I am usually very late to the party when it comes to sewing patterns. I very rarely sew up something from a newly released pattern. This is for no other reason than I just can’t keep up. I have eyes bigger than my stomach, in a sewing kinda way.
The reality is, I have a long queue of sewing wants, a plan and budget to stick to (kinda’). And by the time I get to it, the pattern I’m working with may just be from last season. I wish I had more time but instead, I just keep my fingers crossed that I don’t look silly sewing last year’s pattern with stashed fabric and with nothing new to say about it. So when I got an email from Heather Lou, the creative brain behind Closet Case Patterns, thanking me for volunteering to pattern test, I thought, F’ the queue and YAY for something TOTALLY NEW!
So just to make sure we’re all on the same page, let me tell you all I know about pattern testing. Pattern testing is a process within which a designer will release a draft of a pattern with instructions to a limited number of people in order to gather feedback and any constructive criticism. Pattern testers make the garment from the pattern using said instructions on their own dime, answer questions and provide feedback with detailed photos of their garment. It is completely voluntary and a process that independent pattern designers heavily rely on to fine-tune their product before its final release.
I have never pattern tested before.
This was my first time. One could say I popped my pattern testing cherry. …too much?
Okay, moving on.
I have also never sewn a fitted bodice with a princess seam. So while I was freaking out about whether or not I’d do a decent job and waiting to receive the pattern in PDF format, I went to Joann’s and found some black bull denim to test with. And then I calmed down when I remembered how detailed the instructions were for the Kalle shirtdress, another CCP design I had never sewn before with a collar and hem facing. My Kalle’s are awesome all because of the stellar design, detailed instructions, and sewalongs provided by Heather’s team. If there is anyone that can help you succeed in sewing, it’s Ms. Heather Lou.
When I received the inspiration photo and line drawing of the Fiona sundress, I was super excited because I had been looking for a pattern with similar features…summery straps, fitted bodice, buttons down the front, and big pockets. Something like this… and this. The Fiona wasn’t exactly what I had envisioned; it was better because it was different.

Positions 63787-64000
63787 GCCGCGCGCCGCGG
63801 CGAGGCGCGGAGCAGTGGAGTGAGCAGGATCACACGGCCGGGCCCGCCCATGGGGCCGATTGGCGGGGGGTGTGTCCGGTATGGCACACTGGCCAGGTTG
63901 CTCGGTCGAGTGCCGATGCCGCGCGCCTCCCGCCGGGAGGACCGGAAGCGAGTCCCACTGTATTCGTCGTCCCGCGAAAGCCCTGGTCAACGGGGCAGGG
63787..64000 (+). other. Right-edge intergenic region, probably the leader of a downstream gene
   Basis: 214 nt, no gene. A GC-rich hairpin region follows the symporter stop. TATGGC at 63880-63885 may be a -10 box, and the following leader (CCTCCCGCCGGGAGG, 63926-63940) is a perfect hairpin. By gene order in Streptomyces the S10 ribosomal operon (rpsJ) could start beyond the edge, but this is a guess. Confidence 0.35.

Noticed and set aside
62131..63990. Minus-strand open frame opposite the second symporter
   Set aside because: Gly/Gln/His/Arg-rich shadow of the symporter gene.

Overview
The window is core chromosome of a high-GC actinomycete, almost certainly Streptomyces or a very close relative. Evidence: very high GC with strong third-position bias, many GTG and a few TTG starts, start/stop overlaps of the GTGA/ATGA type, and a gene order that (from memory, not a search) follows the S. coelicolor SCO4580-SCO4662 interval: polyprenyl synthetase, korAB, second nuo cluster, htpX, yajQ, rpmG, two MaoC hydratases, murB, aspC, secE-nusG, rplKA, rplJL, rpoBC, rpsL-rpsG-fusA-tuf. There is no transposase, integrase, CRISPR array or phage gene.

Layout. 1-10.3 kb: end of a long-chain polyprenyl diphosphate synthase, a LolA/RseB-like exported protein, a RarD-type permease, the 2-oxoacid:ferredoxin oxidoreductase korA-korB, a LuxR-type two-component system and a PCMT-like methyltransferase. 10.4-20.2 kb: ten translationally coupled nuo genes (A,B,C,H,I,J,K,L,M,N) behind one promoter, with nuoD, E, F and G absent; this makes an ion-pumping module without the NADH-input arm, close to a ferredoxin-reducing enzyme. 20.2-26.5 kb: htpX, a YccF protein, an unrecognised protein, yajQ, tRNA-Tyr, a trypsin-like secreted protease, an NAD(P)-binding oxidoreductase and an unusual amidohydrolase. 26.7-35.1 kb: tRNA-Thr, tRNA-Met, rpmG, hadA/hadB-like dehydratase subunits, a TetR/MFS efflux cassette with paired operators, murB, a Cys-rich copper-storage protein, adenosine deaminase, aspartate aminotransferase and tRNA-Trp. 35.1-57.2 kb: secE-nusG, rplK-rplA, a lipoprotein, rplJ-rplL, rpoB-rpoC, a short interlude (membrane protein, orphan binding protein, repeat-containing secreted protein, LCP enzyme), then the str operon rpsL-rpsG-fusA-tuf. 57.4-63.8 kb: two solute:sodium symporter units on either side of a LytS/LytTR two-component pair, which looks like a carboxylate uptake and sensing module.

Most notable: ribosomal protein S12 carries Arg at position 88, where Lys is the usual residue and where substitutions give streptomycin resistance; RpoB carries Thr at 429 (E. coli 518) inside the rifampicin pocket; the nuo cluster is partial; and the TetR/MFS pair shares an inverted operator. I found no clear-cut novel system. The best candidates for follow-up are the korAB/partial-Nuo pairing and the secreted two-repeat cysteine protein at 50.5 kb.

I immediately loved the column silhouette and the open back with crossed straps. I opted for View B bodice with the midi length skirt.
Fitting the bodice was tricky. I ended up basting the front closed and asking my husband to pin the back together just to make sure it was together as it would be once the buttons were in place.
It wasn’t obvious to me at first that I needed to lengthen the straps but I could tell right away that the angle at which they were sewn to the bodice back was not quite right for me. I lengthed the straps by about 3/4″ and adjusted the angle. I did not change where they attach to the bodice.
Heather has since changed the placement and length of the straps, so it may no longer be an issue. It is definitely something worth taking the time to baste together to make sure the strap placement and length is right.
Aside from adjusting the straps, I did not make any other changes. I sewed a size 10 and I measure 36.5/29/38.5 right now. I’m considering grading down to a size 8 waist and hip for my next version, at which point I’ll decide whether or not the skirt darts need to be adjusted for my shape.
I can probably fine tune the bodice a bit as well, although it felt like a good fit. My understanding is that CCP will be releasing a fitting post on princess seams. I’m sure this will help me understand what might need to change.
OMG, I almost forgot about the buttons! Holy buttons, there are potentially 21 if you were to sew the midi-length version, as I did. I immediately knew that I did not want to sew that many buttonholes, automatic buttonhole feature or not, that’s a lot of freakin’ buttons. I opted for snaps. I’m so glad I did because I think they are a much better choice for denim for both utility and design.
I chose the heavy duty snaps from Joann’s in an antique silver finish. (There are other finishes too.) These snaps are not gonna pop open but they may come off your dress completely if you pull hard enough. I’ve already had to replace two of them and I can’t tell if it’s user error or the quality of the snap. Next time, I will heed Heather’s suggestion to use heavy duty ring snaps. More specifically, I’ll use the kind that requires an awl to make a hole in the fabric through which the rivet must pass through. A rivet is a more secure attachment to the fabric than these measly, bendy prongs!
I would also, without a doubt, consider pattern testing again, not just to have the latest and greatest but also for the community experience and to feel like I have something to offer. (Motherhood can make you desperate for these things!) It was an experience that I really value as a sewist trying to develop new skills, be a part of a community and gain confidence in all that I do. Overall, I am really happy with how my first Fiona turned out. I have some tweaking to do for my next version but nothing I can’t handle when Heather’s got my back.
Disclaimer: I’ve never met Heather but I am a huge fan. (I admire her work ethic and expertise.) I was not paid to pattern test.